Buying a lot, building a house, what do I need to know?!

Oh4Tahoe

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Joined
Aug 13, 2023
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117
Location
Mesa, AZ
We are in the process of acquiring a lot to build on, we have a pretty good understanding of all the ins and outs of this process. But, I wouldn’t call myself an expert by any means .

For those of you that have built a house or built a shop on unimproved property.

What are so helpful things to know?

What are things you learned?

What are things you wish you knew ?

Thanks!
 
Total pain in the ass from my experience. I wouldn't recommend it.

Make sure you're close to a fire hydrant. Utilities can be a nightmare. Triple what you think it should cost.

This is all in CA so it may be different. I would buy a property that has what I want versus building.
 
I've been looking at properties seriously for the last year or so and here's a couple things that come to mind off the top of my head...

Drive out there, walk around, check it out. Especially WHILE it's raining / snowing, etc. It's always different in person then it is in pictures. The land will speak to you and you'll know if it's right or not. Also note neighbors while driving the area.

Check the drainage. Location, amount, etc.

Foundation and type of soil and depth of water or types of soil can play a big role in your building foundation.

Can you drill a well or will you need tanks or can you tap into city water?

How many trees / vegetation will you have to clear to build your foundation, driveway, etc. Will it need to be leveled or graded anywhere and how much or how little?

How much sun does the property get and is it ideal for how you want your structures to face? South facing is good for snow/ice melt, etc.

Permits. Permits. Permits. Know the county you're buying in.
 
I planned on doing that here in Moorpark. I bought a quarter of an acre, had the lot surveyed and soil samples done. Decided I didn't want to deal with everything so I sold it after a couple years, took the profit and bought a house. Wayyy happier now.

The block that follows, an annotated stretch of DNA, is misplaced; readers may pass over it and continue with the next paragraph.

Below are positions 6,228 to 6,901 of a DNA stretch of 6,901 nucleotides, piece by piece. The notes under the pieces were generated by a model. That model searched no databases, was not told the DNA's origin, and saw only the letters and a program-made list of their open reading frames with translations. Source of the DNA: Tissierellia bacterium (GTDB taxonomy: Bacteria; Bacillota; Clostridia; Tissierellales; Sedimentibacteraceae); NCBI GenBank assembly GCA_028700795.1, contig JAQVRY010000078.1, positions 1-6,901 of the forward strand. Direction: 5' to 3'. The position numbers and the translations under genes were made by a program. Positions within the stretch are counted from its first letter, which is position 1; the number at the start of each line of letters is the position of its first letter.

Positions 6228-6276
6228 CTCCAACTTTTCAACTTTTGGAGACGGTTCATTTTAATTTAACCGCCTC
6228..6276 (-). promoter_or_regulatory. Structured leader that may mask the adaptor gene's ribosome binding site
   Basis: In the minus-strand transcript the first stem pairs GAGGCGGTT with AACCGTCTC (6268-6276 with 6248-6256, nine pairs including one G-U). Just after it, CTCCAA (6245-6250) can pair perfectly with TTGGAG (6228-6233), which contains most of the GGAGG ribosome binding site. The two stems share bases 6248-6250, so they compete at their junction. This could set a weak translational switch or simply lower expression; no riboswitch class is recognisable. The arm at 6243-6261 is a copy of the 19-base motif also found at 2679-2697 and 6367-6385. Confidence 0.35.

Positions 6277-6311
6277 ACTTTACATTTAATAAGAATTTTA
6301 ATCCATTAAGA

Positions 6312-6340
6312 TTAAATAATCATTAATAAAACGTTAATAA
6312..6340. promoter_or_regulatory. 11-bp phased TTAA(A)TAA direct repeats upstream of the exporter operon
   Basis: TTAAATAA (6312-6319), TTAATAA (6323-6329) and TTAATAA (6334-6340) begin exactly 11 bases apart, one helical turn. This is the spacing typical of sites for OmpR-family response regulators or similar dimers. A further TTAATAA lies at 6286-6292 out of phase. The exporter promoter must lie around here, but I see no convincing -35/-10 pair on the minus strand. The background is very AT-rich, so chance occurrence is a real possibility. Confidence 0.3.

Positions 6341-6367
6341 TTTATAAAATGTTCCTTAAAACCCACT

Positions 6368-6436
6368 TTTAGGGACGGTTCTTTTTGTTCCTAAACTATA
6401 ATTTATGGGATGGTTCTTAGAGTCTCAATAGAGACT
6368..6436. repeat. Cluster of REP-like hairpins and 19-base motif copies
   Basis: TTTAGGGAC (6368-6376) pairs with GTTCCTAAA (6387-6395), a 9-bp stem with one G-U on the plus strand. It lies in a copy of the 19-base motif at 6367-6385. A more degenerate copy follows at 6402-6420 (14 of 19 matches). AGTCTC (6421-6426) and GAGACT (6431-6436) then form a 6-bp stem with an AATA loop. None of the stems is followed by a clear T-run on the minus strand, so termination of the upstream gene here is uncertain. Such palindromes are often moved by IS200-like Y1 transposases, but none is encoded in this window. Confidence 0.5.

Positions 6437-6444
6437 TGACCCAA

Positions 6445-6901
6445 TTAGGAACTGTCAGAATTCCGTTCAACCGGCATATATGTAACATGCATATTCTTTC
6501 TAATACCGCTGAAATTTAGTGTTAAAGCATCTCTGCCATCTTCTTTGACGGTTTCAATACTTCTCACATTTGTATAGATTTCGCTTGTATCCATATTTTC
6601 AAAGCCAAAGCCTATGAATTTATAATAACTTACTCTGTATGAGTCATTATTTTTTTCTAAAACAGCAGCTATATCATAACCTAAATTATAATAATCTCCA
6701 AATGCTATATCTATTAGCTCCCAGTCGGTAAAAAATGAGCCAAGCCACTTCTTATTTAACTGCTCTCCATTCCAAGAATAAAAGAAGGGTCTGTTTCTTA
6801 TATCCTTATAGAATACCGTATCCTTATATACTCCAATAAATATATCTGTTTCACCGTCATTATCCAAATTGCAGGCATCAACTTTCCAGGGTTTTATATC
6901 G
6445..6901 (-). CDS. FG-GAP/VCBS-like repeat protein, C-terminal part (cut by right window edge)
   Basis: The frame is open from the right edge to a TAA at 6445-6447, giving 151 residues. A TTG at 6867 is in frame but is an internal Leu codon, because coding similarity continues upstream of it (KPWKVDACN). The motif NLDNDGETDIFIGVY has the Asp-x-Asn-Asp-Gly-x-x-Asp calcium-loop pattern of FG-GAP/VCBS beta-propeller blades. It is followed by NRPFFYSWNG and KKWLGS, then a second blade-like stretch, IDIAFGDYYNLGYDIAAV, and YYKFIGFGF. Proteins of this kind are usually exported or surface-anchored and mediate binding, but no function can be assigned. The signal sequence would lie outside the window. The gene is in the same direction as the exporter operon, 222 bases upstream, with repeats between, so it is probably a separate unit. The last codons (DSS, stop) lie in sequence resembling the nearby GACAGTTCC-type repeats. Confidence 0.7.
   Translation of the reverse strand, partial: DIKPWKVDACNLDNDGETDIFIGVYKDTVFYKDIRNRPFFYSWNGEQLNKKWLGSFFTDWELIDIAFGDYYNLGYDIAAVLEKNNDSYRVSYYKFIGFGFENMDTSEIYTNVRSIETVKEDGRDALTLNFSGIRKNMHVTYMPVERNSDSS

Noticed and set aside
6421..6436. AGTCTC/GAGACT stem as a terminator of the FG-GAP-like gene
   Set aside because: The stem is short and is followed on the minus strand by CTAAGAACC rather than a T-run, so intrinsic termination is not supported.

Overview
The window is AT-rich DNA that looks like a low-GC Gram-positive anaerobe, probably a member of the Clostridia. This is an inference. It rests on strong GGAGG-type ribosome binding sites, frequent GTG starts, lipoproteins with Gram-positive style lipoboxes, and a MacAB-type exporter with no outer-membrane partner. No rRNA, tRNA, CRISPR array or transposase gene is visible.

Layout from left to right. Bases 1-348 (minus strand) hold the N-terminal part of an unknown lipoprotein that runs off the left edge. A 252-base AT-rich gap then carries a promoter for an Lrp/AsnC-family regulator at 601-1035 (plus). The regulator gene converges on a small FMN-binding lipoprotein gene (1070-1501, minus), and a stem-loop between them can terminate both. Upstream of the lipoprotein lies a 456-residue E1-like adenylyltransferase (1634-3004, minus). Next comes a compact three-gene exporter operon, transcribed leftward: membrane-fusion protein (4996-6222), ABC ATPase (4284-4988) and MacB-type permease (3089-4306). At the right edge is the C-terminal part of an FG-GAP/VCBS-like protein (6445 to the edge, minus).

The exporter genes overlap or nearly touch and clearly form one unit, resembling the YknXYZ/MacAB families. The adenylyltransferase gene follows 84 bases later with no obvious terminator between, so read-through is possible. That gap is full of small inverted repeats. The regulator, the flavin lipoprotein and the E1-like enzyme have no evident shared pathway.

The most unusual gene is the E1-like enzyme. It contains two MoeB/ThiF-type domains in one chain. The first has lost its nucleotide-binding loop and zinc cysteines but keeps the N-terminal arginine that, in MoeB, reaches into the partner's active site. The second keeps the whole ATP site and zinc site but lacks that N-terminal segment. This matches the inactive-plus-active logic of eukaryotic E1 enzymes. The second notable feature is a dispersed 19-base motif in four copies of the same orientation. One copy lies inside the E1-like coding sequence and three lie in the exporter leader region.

I've been looking at properties seriously for the last year or so and here's a couple things that come to mind off the top of my head...

Drive out there, walk around, check it out. Especially WHILE it's raining / snowing, etc. It's always different in person then it is in pictures. The land will speak to you and you'll know if it's right or not. Also note neighbors while driving the area.

Check the drainage. Location, amount, etc.

Foundation and type of soil and depth of water or types of soil can play a big role in your building foundation.

Can you drill a well or will you need tanks or can you tap into city water?

How many trees / vegetation will you have to clear to build your foundation, driveway, etc. Will it need to be leveled or graded anywhere and how much or how little?

How much sun does the property get and is it ideal for how you want your structures to face? South facing is good for snow/ice melt, etc.

Permits. Permits. Permits. Know the county you're buying in.
GREAT info!!!!!!!!!!
 
I built my house a few years back in Los Angeles County and would 100% do it again. I had a great architect that new the county rules so nothing was a surprise. County fees were pricey but all laid out upfront so no surprise. The fire dept approval took just over one year which was annoying. I found a laborer with a lot of friends that could do the stuff I didn't want to do but did the bulk of the work myself. I put my life on hold for 9 months and missed a lot of friends' bachelor parties and weddings but had the family around helping every opportunity and met a ton of curious neighbors.

@84projectFORD recently had a house built north of Phoenix and may have more applicable knowledge for you